A recent task that came across my desk included the sysadmin side of setting up a public-use kiosk. The web developers would handle everything regarding the kiosk experience but it was my responsibility to ensure the environment was secure and controlled.
The web developers preferred to use Google Chrome to allow them to use more HTML 5 functionality and better transitions with their navigation. While Internet Explorer tends to be the browser of choice when it comes to locking down a web environment, I was fine with giving Chrome a shot to see what we could do. Along with a .msi installer, Chrome provides administrative templates for controlling the Google Chrome experience in an enterprise environment.
I combed through the policies to set anything for the user that would allow them to make a permanent change. I changed the homepage to the kiosk site and the startup behavior. Chrome allows you to set an easy blacklist of domains not allowed to visit and whitelist domains that are allowed. I used a wildcard to block all sites and then whitelisted the exceptions for the kiosk site and related external resources like typekit and the JWPlayer.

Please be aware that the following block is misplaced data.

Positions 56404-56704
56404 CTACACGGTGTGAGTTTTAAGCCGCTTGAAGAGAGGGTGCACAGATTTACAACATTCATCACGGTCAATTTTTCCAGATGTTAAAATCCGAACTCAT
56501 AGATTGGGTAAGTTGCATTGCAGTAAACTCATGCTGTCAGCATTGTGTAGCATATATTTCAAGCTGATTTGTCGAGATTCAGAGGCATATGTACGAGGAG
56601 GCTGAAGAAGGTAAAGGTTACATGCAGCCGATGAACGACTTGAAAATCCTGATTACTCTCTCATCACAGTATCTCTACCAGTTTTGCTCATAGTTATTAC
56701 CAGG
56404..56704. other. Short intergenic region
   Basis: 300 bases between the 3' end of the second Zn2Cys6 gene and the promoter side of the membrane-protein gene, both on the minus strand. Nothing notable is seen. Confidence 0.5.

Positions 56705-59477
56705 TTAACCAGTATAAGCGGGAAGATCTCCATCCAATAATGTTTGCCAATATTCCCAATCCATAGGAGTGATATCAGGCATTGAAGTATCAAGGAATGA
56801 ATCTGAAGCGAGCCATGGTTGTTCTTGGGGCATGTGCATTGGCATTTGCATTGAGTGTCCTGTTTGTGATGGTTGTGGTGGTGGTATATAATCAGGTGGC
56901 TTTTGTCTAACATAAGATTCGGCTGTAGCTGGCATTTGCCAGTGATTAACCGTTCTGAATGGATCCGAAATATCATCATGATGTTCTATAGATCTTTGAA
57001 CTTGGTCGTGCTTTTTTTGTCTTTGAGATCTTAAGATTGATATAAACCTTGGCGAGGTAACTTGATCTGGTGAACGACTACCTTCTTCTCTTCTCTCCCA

After the policies, the biggest thing was launching Chrome properly. For full-screen, I used the parameter –kiosk. Depending on how the system was shutdown before, it might try to launch previously opened windows to recover the session. There were also startup messages that would show up every once in a while. To avoid that, I used incognito mode and launched the browser with the –incognito switch and followed it with the website so the browser would start at that address.
“C:Program Files (x86)GoogleChromeApplicationchrome.exe” –kiosk –incognito http://www.404techsupport.com/
As I would find out through a Chromium bug report, –kiosk is not actually for a “kiosk” setup. The developers refer to it as “ChromeOS retail store demo mode” so a ChromeOS device could be showed off in stores. It seemed to work well for the Kiosk role on Windows 7 but was a little lacking in true kiosk restrictions. With only the touch-capable monitor (no keyboard or mouse), you could hold to right-click or tap with two fingers to get the context menu. With that available, you could make the kiosk look ugly by viewing the source in a new tab which you can’t close, you could choose inspect element which reduces the look of the kiosk, and worst of all, you could try to save the page to the local hard drive which would then allow you to browse around the system and possibly launch other programs.
All in all, Chrome worked out pretty well and the kiosk is a decent final product. My only hope is that Chromium developers don’t just discontinue the “kiosk” mode and could actually increase its functionality by allowing more switches to enable/disable right-click functionality and even keyboard shortcuts.